Monday, October 06, 2008

An Argument to Nowhere

Climate skeptics set great store by the argument that science has not "definitively proved" that human actions are the cause of global warming. The chief problem with this argument is that it goes against the scientific consensus and the evidence, but there is another criticism, less-noted but equally compelling: It does not support the policies that the skeptics think it does.

Skeptics, among them Alaska Gov. Sarah Palin (insofar as I can make out what she is saying), are fond of simply stating that there is doubt about the role of human activity in climate change, as if because of this we need not worry about our use of fossil fuels. The implication (never stated) is that we are free to drive to our heart's content in ever-bigger cars, build a new coal-fired electric plant each week, and clear as much rain forest as we like. Nothing of the sort, however, follows. The argument is a kind of bridge to nowhere—or more accurately, to an uninhabitable planet.

What the skeptics have done is to assume that the only reason to cut back on fossil fuels is the danger of global warming. If we can't prevent it whatever we do, then we do not have to change.

Not quite. The reasons to cut back on fossil fuels are many, and they would be persuasive even if the skeptics were right and climate change were beyond human control. Some of the arguments below apply to all countries; others apply chiefly to the West and the United States. None depend on any particular explanation of climate change.

  • Fossil fuels are a major source of pollution. This summer's questions about air quality in Beijing were not about long-term climate change, but about short-term clouds of unbreathable smog and how they might affect the summer Olympics. Chinese authorities dealt with the problem by restricting automobile traffic. The smog level dropped, although Beijing's air quality probably remained poor because of China's heavy dependence on coal. It would be hard to imagine a more concrete demonstration of the role of fossil fuels in air pollution. Fewer cars on the road=less fossil fuel emissions=less smog.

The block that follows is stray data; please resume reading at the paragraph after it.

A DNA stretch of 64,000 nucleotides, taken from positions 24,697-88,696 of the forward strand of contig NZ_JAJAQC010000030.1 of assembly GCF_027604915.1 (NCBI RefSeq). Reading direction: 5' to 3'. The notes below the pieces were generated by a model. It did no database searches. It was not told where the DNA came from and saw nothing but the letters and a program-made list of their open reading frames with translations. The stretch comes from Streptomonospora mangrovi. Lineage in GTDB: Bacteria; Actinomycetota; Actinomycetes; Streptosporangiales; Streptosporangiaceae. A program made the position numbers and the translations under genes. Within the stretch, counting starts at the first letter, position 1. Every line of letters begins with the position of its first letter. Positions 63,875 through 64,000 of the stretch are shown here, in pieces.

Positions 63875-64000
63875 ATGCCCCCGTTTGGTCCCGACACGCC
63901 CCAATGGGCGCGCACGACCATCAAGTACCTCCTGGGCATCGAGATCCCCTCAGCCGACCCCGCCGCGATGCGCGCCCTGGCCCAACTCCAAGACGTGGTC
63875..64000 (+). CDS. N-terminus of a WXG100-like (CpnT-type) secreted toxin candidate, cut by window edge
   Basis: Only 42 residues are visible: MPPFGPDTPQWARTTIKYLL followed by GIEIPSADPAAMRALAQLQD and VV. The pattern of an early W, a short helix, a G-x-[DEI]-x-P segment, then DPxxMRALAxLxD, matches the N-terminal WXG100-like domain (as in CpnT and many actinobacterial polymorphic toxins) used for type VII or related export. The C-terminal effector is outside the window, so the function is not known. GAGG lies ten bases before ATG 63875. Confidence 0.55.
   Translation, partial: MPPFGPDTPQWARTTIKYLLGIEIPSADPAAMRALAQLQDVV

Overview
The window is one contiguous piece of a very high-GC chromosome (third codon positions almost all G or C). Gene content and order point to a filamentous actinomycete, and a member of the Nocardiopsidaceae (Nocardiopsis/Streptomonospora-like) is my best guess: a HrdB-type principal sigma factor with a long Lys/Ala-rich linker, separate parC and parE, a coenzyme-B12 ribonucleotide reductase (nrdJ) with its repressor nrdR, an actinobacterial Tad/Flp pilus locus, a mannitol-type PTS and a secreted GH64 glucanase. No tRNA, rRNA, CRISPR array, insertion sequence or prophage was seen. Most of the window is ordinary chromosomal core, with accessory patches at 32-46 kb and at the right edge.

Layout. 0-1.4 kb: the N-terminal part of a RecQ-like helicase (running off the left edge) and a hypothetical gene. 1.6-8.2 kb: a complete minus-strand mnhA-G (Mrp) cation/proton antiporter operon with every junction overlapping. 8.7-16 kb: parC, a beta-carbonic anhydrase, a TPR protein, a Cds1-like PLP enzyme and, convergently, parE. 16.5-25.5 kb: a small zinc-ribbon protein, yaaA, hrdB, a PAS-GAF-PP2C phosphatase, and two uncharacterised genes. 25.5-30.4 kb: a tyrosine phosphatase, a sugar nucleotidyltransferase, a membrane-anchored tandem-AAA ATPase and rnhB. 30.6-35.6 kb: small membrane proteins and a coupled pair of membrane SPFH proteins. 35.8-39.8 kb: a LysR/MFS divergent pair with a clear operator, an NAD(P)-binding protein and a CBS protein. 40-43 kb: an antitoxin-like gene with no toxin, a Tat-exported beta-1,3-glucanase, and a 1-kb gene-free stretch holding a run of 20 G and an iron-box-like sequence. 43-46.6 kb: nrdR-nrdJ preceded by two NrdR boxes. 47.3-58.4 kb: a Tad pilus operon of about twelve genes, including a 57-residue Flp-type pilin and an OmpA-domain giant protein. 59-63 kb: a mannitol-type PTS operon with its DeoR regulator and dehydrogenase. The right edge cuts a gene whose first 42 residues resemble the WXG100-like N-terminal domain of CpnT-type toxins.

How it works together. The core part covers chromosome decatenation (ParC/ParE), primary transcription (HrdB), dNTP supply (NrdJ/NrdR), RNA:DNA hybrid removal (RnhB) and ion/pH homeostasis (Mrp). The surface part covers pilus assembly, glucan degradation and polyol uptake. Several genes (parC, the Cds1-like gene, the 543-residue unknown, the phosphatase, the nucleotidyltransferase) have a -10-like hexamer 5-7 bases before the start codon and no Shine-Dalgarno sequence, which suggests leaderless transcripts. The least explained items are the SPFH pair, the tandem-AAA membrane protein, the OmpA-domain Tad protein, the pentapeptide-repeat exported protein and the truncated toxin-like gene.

• Fossil fuels are expensive and often dangerous to produce. Coal mining is known to be a dangerous profession with a long list of mining disasters and tragedies in every major coal producing country. Oil drilling, while not as hazardous as mining, has become more expensive as producers turn to sources like oil shale which are more difficult to extract.
  • Even before they are burned, fossil fuels create environmental hazards. Oil, for instance, must be transported to markets, generally by ship, with the risk of accidents and spills. The best-known of these was the Exxon-Valdez oil spill. Pipelines, while generally safer than ships, also damage the environment where they are laid.
  • For the West, and particularly the United States, dependence on fossil fuel is bad strategy. In the summer of 2008, for example, Russian troops invaded Georgia. Although Georgia had attacked first, the Russian action was universally condemned—but the West could actually do little or nothing. Military action was out of the question because of the danger that Russia might resort to nuclear weapons, and an economic boycott was impractical because Europe was heavily dependent on Russia for its fuel supplies. Some like Thomas Friedman argue that the West's use of fossil fuels helps to fund "petro-dictatorships" and, indirectly, terrorist groups. Depending on a resource that funds those who might attack you is not especially good strategy.
  • "Energy Independence" based on increased production of oil is not possible for the U.S. or the West. The arithmetic is simple and irrefutable. The U.S. controls just over 11% of the oil reserves in North America, or less than 3% of world reserves. Europe controls about 1% of the world's oil. Independence from foreign sources, at least at current consumption levels, is a myth.

The climate skeptics are, of course, wrong. All the evidence and the consensus of the science community says that humans have helped to create global warming and can help to alleviate by changing their way of life. But climate change is not the only reason to change. As the (admittedly incomplete) list above shows, there are many others.